National Preparedness Month Week 3: September 17- 23, 2023
Older Americans – Service Animals
Older Americans with service animals will need to make additional emergency planning efforts to ensure their service animal is accounted for during an emergency.
Be prepared to:
- Explain to first responders that you have a service animal and that you have the legal right to be evacuated with your service animal.
- Have food, extra water, ID tags, veterinarian records and other supplies for your animal.
Pets – Anxiety and Stress Preparation
Animals can be more sensitive to dramatic visual stimuli, intense noise, and unexpected chaos of a disaster. Many pets may try to escape their homes as a response to these stressors.
Here are some tips for calming disaster-related anxiety in your pet:
- Fearful Animals. Pets that are severely thunder phobic may try and dash out the door given an opportunity. Take precautions to make sure your pet is unable to escape from your home or yard. Ensure they have current ID tags and are microchipped.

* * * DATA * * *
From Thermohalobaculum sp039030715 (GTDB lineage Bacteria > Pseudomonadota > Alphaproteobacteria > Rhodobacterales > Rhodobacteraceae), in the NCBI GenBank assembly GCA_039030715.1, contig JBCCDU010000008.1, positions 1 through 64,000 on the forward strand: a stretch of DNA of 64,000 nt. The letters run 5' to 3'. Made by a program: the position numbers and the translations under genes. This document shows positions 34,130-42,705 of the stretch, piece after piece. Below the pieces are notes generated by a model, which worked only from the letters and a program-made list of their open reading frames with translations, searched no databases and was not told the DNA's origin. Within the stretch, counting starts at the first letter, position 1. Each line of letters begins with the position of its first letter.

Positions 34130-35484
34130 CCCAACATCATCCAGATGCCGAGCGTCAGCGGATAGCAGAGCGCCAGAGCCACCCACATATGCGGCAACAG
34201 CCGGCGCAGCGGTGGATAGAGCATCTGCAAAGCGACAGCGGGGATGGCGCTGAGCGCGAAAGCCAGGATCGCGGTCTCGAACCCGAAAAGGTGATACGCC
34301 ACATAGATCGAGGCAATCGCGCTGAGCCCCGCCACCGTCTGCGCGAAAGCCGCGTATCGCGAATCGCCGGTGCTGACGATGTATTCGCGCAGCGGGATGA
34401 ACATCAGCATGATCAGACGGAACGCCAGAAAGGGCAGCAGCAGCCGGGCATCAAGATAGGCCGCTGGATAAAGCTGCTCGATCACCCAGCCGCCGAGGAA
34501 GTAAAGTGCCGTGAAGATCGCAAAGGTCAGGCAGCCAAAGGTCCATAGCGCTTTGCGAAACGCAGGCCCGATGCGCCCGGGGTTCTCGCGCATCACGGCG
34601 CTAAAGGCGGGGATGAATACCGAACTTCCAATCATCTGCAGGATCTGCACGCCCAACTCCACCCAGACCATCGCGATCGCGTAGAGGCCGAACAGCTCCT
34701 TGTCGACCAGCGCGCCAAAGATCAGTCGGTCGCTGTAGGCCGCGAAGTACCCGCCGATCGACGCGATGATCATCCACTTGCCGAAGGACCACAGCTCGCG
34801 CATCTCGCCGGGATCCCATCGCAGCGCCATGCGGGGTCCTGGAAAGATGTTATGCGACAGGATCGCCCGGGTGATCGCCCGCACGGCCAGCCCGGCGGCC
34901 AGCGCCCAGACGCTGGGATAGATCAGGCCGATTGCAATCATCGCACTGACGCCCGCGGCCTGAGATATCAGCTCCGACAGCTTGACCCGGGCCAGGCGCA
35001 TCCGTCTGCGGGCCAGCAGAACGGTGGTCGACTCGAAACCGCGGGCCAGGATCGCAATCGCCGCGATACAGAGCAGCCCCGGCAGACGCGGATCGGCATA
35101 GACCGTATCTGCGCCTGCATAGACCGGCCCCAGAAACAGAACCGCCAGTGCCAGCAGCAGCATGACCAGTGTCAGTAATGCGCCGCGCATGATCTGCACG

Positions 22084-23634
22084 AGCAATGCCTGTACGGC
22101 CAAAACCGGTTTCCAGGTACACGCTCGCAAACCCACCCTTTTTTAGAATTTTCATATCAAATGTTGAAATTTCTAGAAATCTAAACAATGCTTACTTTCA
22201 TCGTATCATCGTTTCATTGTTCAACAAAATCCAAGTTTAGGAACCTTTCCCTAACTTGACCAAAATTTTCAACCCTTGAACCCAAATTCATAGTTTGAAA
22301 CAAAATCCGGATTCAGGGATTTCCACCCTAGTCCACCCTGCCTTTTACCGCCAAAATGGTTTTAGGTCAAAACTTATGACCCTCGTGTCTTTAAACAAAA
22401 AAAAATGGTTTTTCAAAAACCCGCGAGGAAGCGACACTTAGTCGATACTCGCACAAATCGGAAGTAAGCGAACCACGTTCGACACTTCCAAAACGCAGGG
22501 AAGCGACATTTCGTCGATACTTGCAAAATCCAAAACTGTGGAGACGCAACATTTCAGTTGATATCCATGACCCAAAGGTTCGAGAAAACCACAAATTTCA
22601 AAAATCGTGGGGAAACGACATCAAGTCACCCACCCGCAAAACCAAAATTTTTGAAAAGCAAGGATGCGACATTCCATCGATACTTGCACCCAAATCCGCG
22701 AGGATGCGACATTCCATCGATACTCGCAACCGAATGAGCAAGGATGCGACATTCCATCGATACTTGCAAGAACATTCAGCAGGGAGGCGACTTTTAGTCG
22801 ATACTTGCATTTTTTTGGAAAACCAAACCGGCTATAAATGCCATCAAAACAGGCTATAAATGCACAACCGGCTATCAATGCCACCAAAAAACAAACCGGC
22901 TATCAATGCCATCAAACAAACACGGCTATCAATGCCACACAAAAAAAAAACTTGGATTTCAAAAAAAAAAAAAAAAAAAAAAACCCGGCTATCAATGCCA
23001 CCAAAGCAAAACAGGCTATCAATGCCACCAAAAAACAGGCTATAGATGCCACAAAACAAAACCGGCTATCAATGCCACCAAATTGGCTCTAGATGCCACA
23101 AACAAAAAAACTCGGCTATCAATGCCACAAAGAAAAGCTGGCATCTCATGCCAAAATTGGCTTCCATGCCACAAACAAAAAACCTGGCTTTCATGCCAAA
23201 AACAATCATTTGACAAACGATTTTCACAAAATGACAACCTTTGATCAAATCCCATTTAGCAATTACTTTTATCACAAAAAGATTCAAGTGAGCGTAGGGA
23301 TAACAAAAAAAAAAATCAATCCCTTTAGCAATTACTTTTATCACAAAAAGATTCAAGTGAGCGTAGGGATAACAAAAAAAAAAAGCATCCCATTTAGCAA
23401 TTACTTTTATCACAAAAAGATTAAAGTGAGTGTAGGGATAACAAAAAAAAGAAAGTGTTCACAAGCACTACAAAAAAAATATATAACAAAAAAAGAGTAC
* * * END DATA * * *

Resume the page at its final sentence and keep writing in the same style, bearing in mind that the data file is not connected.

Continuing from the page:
- Prepare a Safe Space. Prepare and small area for your pet such as the bathroom or a covered crate with their favorite toys and extra bedding, where they can hide and feel safe. It is helpful to teach crate training ahead of time, so your pet is comfortable in a crate.
- Blocking Noise. Blocking out noise as well as visual stimuli can reduce stress. Close curtains or shades and play classical music or use a white noise machine to further reduce these stimuli.